Alaska is considered one of the last places in the United States that is truly wild, one of the last places with opportunities to experience exploration in a genuine sense. Its land mass is larger than Texas, California, and Montana combined, yet barely more than 700,000 people reside there. In between the faint sketches of civilization lies an inconceivable expanse of wilderness, much of which is accented by mountain ranges. Alaska is a treasure trove of unclimbed peaks, yet the majority of the climbing there takes place in Denali National Park—Denali itself sees more than 1,000 attempts annually. The Alaska Wilderness Project (AWP), a nonprofit launched by climbers Benjamin Lieber and Alex Hansen, seeks to inspire exploration into the lesser known regions.
Lieber and Hansen had been climbing together in Alaska for the last several years, always following the crowds to Denali National Park. This season, however, Denali was closed to climbers due to the pandemic, so the pair had to forge a new plan. They found a bush pilot willing to fly them into the Hayes Range—an area that the duo previously could not have pointed out on a map—and made the journey out.
“We went on this trip and the mountain range was unbelievable,” Lieber said. “So we just started thinking more about how much is left out here while we still spend all our time in Denali. Denali is awesome, but Alaska is ginormous and that is just one small area.”
After their initial trip into the Hayes Range, Lieber couldn’t stop thinking about how much potential was left for first ascents and mountain exploration in Alaska, thus the spark of AWP was ignited.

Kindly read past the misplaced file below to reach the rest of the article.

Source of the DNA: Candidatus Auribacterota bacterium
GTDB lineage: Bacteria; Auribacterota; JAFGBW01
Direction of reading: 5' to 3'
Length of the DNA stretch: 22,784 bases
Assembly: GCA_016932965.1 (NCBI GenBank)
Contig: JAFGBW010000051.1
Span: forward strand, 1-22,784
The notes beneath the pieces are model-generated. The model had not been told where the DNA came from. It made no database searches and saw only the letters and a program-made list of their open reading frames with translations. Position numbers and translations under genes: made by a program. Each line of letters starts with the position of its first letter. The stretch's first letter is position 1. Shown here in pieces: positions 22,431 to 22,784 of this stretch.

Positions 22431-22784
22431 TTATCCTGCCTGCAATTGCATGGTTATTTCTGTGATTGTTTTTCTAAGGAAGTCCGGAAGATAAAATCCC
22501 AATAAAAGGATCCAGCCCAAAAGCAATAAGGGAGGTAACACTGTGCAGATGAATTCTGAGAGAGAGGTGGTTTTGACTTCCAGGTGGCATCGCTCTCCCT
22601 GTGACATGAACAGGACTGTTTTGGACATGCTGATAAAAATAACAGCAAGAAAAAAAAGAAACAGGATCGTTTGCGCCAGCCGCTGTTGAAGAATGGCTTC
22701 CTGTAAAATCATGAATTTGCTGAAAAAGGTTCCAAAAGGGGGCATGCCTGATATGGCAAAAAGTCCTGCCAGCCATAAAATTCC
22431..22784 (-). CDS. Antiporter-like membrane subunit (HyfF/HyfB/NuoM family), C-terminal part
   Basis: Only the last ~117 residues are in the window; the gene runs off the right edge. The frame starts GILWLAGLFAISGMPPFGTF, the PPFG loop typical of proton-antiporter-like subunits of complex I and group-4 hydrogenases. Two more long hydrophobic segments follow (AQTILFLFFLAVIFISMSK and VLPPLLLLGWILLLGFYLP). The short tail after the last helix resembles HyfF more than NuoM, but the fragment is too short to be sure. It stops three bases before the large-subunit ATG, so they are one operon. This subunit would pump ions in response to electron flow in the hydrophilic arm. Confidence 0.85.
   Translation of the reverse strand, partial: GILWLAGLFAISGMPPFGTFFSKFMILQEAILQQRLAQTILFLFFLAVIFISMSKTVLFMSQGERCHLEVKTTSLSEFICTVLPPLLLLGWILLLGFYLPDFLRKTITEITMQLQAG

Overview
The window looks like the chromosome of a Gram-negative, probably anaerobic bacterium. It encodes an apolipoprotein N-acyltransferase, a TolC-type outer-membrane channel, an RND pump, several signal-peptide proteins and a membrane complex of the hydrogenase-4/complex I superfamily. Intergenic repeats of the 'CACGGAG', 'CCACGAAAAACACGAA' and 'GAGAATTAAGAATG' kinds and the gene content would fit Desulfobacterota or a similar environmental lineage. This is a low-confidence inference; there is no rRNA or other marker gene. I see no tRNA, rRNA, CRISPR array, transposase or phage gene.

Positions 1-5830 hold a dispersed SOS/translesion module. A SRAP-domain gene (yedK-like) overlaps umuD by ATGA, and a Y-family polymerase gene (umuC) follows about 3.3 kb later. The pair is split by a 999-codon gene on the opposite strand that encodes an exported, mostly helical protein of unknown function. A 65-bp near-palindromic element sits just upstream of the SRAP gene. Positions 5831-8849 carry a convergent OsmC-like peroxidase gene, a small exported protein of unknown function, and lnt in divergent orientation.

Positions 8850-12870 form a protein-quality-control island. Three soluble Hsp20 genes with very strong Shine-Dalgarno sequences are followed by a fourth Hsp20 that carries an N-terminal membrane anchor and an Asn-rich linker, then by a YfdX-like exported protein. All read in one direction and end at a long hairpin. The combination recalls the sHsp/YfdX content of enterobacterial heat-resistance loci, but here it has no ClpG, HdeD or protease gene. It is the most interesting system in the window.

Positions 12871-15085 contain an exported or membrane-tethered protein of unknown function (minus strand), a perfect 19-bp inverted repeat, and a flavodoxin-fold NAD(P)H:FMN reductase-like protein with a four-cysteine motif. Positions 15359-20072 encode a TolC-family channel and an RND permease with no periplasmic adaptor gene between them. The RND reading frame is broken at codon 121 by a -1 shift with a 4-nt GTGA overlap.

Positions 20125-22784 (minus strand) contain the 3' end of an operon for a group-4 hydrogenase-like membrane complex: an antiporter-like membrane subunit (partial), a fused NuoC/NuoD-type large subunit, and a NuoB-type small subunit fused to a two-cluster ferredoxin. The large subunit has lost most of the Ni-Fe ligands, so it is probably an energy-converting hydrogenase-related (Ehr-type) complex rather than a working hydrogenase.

“We’re trying to contribute more instead of just going on expeditions for ourselves,” Lieber said. “At the very least we could inspire a couple people to take their efforts to another range. Even for people like my parents—they’re not going mountaineering in Alaska—but they will happily read about the history.”
The four pillars of the AWP are: preservation, history, exploration, and empowerment. Promoting preservation and conservation of these wild places; piecing together a comprehensive and accessible history of people’s relationship to the mountains in Alaska; pushing the limits of exploration further; and empowering and inspiring others to step into the unknown.
The AWP was just launched this year and is still in its infancy, but the team plans to bring these pillars to fruition via a multimedia experience of the Alaskan wilderness: the written word, photographs, a video series, trip-tips, a podcast, coffee table books, etc. With a background in art and design, Lieber is fit for the undertaking. The project is partnered with companies such as Sterling, Rab, La Sportiva, and more.
Through bringing awareness to the rich history and majesty of the Alaskan wilderness, the project hopes to work in conjunction with state-specific organizations already fighting for protection of these wild spaces.